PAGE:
It’s that time again – our quarterly data pull from ATLAS to glean new insight into DDoS attack trends and how they stack up for the year to date.
Here, I’m sharing a few of the more interesting findings from my own perspective.
Firstly, we’ve seen a big jump in the amount of traffic we’re now monitoring in ATLAS – a pretty amazing 69Tbps of IPv4 traffic at peak, up from 47Tbps in Q2, a 32% increase. This is a significant proportion of overall Internet traffic and gives us a great view into what is going on out there.
(graphic added 14:00est 10/16/2013)
Average attack size is another interesting data point – this year we’ve seen very rapid growth in the average size of attacks in bits-per-second (BPS), and for the last 3 months its been consistently in the 3-3.5Gbps range. When we look at the graph below, and consider that the average attack size in 2012 was 1.48Gbps, we can see how significant this growth is:
Average attack sizes above 3Gb/sec represent yet another milestone – a milestone we discussed in our blog post on ATLAS stats last quarter. This year attack sizes seem to be tracking up across the board when it comes to bits-per-second, but interestingly the inverse is true for packets-per-second where we are seeing average sizes decrease.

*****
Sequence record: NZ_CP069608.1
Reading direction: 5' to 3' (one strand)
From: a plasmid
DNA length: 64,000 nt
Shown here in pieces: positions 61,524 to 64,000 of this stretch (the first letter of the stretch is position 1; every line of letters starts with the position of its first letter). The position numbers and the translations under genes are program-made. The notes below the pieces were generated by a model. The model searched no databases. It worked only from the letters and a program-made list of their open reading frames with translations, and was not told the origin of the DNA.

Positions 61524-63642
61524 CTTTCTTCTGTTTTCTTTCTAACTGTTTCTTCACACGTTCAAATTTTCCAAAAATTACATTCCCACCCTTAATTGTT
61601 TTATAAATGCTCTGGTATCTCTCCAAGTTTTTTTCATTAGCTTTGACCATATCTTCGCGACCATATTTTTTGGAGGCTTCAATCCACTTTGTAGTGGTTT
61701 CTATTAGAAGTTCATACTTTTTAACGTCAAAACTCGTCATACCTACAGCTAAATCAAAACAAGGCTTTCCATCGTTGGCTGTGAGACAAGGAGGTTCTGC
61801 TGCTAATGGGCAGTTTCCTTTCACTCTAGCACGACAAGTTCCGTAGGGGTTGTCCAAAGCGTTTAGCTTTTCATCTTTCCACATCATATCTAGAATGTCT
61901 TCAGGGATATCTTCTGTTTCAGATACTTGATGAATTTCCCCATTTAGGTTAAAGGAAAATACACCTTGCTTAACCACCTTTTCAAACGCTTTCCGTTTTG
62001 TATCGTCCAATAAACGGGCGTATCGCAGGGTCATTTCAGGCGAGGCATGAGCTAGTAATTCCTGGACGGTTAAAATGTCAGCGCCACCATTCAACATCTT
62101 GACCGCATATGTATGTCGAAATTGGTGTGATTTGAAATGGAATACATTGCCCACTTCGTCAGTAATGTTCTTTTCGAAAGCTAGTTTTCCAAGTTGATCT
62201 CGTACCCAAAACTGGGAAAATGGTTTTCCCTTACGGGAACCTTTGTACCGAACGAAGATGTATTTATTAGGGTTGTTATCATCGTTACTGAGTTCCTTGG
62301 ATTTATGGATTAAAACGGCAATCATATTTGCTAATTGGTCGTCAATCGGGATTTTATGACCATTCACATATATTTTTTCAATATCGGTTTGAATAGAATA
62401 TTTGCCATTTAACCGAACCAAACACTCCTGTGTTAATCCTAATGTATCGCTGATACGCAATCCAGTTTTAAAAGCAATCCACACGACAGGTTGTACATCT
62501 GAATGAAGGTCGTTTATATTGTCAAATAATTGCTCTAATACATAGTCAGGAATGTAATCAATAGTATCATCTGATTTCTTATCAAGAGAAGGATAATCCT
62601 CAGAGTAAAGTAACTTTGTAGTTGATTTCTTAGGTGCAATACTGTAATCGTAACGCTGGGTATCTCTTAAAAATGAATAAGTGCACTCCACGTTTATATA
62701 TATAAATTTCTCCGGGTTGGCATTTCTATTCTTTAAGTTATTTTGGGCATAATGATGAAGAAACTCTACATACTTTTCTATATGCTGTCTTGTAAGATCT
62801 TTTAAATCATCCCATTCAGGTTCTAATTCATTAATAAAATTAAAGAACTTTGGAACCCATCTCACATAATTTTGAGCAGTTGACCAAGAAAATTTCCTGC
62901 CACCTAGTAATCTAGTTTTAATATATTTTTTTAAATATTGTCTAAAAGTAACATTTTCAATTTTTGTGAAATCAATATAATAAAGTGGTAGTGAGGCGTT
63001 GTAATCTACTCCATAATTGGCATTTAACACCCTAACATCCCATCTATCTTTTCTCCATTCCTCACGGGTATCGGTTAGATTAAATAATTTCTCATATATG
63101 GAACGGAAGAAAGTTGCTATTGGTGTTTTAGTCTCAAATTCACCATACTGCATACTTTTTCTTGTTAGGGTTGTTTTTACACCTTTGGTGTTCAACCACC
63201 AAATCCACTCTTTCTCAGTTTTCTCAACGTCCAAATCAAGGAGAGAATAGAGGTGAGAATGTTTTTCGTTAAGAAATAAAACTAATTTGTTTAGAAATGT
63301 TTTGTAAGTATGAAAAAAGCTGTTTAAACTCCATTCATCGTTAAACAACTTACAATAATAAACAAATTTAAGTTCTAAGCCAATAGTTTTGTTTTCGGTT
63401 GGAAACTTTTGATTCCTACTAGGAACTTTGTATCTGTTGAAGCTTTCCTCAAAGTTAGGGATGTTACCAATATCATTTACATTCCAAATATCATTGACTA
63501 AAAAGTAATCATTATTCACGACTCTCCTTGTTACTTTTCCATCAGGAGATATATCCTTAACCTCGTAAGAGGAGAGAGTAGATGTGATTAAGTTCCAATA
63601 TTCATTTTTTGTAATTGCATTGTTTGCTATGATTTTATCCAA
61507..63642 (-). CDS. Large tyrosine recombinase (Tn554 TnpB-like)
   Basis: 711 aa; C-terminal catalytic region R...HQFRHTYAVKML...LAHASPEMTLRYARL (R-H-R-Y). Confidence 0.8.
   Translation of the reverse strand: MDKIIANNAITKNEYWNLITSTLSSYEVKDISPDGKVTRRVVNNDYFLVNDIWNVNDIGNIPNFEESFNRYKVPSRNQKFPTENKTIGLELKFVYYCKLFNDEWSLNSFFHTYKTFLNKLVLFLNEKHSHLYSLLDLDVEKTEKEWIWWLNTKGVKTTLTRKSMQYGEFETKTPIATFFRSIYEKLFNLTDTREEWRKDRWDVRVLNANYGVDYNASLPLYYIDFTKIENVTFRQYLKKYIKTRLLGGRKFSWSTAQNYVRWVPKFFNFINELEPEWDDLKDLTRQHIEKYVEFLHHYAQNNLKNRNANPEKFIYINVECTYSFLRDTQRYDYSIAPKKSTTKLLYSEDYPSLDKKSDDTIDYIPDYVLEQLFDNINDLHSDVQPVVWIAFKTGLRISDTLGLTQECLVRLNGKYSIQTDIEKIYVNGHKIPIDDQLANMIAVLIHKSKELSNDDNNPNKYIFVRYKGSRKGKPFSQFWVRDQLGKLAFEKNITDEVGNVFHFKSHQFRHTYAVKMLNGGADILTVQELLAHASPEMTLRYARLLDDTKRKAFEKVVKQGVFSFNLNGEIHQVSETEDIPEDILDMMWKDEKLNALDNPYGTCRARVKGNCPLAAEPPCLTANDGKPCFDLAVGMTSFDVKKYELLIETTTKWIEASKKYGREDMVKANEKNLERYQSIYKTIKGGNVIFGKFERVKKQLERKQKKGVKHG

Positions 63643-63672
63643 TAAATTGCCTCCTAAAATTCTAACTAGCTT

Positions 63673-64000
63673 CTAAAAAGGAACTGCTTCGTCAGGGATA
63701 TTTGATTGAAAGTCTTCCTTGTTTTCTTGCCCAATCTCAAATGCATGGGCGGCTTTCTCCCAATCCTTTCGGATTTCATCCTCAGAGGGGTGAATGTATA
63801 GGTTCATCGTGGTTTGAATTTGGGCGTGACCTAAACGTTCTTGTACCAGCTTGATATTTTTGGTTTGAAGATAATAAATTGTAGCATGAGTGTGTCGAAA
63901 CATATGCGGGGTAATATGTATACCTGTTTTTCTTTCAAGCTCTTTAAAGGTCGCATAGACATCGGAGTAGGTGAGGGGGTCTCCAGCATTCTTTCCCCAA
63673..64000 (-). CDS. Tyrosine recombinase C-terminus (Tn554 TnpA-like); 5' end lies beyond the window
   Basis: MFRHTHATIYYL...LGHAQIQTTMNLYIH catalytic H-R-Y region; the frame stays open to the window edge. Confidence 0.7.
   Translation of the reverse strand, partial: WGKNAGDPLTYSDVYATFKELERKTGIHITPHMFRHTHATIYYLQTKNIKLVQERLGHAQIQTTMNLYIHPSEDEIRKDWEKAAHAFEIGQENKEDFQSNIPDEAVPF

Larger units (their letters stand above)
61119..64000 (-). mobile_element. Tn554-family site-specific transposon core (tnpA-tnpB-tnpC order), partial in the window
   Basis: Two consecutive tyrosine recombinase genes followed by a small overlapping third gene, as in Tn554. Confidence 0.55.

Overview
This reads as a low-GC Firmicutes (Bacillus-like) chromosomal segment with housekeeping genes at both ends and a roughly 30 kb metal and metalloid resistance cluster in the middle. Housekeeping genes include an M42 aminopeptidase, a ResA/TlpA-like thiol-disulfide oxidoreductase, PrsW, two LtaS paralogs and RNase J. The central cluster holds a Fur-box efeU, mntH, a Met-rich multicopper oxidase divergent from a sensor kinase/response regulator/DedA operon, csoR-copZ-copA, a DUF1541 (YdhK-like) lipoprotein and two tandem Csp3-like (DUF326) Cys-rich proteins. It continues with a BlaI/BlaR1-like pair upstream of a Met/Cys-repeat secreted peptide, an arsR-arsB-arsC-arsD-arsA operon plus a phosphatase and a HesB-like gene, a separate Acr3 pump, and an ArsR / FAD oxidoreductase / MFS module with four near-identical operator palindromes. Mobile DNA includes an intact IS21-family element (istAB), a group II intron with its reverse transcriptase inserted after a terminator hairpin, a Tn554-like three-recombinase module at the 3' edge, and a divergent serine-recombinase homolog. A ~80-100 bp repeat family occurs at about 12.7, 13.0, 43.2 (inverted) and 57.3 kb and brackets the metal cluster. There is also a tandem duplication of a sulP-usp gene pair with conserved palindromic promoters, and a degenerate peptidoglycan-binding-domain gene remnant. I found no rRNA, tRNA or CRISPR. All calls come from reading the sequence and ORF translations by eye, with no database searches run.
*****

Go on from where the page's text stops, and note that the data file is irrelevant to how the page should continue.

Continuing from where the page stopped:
While we didn’t witness a Spamhaus-sized 300Gbps attack this quarter, the largest attack size we did see in ATLAS was still pretty remarkable at 191Gbps, an attack that took place in August 2013 – significantly above the approximate 100Gbps ceiling that we had seen prior to this year.
And, we are seeing more very large attacks going on out there. So far this year ATLAS has monitored more than four and a half times the number of attacks over 20Gbps than were recorded in all of 2012.
The data in ATLAS this quarter shows that volumetric DDoS continues to be a global threat, with alarming and consistent increases in attack size. One piece of good news, however, is just how much more traffic we now see in ATLAS; it’s a significant proportion of overall Internet traffic, which means we can provide an even more detailed view into Internet traffic patterns and threat evolution than ever before.